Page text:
My novel takes place over generations, with storylines spaced thirty years apart. If you've been following my revision adventures for a while, you'll know that I wrote the first two drafts in the order the chapters appear, with the stories interlocked, but for the last big rewrite, I took it one storyline at a time. For various reasons, I worked on the chronologically last story first, then moved backwards through the generations.
Now that I'm making another pass through the manuscript, I'm considering the stories in the more logical direction of earliest to latest. One of the most important things I'm doing is fixing up places where the text of later storylines is inconsistent with what now occurs in the characters' past. There aren't a huge number of these issues because I did have so much planned out in advance and made a million notes to handle the complex structure, but some errors did get introduced. For the most part, these problems are simple to fix with minor edits.
Something I did not anticipate, though, was that I was going to make some pretty major personality changes, even beyond what I planned, to the earliest narrator and his wife. These are great changes and strengthen that storyline (and therefore the whole novel) in a big way. But now I'm looking at the second storyline, which I wrote with a very clear idea of those characters as the sixty-something parents of the middle narrator, and it doesn't quite match up.
It's subtle, though. I'm not finding it unbelievable that these are the same people thirty years on. For one thing, their portrayals are colored by the perspective of their adult son, who has strong feelings about his mother and father and the way he was raised. And their roles in the middle storyline are limited to their interactions with the narrator, which are very different from the interactions they have with each other in the earliest story. So it makes sense that they don't come off quite the same way, and I'm trying to keep that in mind as I tweak the things they do and say for more consistency with their earlier selves.
But the question I keep running into, which is becoming more of a philosophical issue than a writing problem, is just how much the passage of thirty years of adulthood changes a person. I'm sure the answer is that it varies by individual and circumstance, and also that some aspects of anyone's personality are more fixed than other parts. My experience of people (both observing and being one) is that we mostly don't think of ourselves as changing very much past a certain age, though the people we know may not always agree with that self-assessment.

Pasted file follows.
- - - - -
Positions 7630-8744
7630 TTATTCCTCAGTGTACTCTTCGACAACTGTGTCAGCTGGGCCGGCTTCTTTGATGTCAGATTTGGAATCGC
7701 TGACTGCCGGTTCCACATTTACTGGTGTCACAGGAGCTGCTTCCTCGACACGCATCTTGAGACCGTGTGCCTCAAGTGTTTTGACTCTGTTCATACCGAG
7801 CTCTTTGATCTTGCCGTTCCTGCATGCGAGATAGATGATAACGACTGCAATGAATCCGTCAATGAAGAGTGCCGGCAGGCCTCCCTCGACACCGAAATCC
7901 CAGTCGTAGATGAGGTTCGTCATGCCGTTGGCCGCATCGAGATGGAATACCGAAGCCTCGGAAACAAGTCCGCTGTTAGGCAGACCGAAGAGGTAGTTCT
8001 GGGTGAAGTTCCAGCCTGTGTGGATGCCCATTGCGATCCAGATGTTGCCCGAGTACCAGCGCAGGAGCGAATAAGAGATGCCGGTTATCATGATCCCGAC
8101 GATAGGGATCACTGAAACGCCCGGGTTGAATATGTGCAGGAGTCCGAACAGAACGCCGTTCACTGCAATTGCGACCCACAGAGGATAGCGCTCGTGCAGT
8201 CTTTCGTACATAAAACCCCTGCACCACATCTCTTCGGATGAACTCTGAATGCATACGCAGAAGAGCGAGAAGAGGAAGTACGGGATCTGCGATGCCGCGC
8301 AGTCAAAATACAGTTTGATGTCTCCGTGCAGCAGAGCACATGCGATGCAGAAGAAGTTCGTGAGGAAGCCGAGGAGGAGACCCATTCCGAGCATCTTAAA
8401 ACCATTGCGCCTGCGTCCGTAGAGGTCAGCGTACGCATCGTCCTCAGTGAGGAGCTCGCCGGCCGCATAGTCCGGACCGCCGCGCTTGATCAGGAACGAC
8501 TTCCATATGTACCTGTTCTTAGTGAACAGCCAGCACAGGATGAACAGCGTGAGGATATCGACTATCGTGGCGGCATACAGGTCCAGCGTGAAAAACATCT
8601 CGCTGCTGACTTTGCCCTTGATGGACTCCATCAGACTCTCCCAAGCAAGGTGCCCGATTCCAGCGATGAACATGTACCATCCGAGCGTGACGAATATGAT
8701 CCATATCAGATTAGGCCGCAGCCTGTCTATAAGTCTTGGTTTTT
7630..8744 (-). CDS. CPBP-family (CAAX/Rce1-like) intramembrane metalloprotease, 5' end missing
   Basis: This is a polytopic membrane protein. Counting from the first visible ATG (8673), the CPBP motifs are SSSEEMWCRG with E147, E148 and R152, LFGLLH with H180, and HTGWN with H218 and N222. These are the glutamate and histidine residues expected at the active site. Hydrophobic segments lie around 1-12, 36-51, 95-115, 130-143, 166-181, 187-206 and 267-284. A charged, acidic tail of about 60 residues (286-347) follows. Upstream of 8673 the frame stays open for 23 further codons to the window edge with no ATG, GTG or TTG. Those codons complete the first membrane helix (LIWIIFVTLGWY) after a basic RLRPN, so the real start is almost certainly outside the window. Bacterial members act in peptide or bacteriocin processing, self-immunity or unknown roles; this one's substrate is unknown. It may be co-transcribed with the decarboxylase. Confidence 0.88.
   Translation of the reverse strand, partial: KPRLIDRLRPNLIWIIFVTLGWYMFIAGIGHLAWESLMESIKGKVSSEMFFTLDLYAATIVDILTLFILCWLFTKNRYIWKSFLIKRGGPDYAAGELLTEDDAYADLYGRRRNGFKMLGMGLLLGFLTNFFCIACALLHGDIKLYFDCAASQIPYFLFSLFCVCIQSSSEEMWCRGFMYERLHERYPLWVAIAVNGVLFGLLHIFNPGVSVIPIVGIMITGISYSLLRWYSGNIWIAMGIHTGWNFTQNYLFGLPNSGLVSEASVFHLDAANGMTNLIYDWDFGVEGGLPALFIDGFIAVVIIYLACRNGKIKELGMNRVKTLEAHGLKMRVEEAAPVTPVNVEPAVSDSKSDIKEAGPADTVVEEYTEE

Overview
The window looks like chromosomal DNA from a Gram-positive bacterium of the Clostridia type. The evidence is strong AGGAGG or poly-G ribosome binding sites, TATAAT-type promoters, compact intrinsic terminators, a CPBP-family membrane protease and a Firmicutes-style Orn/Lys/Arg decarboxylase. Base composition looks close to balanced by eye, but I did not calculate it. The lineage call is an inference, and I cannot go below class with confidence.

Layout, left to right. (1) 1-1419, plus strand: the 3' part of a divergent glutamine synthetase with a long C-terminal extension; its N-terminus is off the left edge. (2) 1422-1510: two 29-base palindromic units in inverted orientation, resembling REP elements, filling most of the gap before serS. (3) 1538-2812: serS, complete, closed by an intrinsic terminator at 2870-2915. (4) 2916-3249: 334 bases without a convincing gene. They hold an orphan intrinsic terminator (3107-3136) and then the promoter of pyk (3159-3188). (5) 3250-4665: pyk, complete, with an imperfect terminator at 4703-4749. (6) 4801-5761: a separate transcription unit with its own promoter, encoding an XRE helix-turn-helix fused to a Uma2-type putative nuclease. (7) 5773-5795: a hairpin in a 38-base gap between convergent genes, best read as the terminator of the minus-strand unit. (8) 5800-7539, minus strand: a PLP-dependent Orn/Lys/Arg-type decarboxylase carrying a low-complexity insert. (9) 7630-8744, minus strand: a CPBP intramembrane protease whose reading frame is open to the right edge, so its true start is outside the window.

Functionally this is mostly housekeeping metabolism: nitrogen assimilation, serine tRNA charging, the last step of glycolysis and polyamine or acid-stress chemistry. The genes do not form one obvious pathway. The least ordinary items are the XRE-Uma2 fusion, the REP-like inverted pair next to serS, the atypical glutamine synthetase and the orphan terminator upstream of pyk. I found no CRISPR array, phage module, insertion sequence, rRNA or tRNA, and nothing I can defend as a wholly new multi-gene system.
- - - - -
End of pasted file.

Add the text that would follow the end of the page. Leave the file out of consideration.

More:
To bring this back to my revision: As I go along, I'm getting more confident about reconciling the different-age versions of my characters, but this has been a tricky thing to deal with. Fortunately, some of the age transitions are from babies or young children to adults, and with these I have less concern about keeping the personalities consistent. In fact, with the kids it's almost the opposite: I worry that some of the childhood behavior lines up too neatly with the adult lives and may be corny.
Add this all to the long list of reasons this is a ridiculously complicated novel to be writing. I can only hope that in thirty years I'm going to look back and laugh about it.
Good Stuff Out There:
→ Kathy Crowley of Beyond the Margins shares what she learned in a writing class about Secrets and Lies: "For each piece of the secret, a different version of things can be imagined. And having these pieces spread among characters allows them to figure out different things at different times, making it easier for the writer to maintain tension throughout."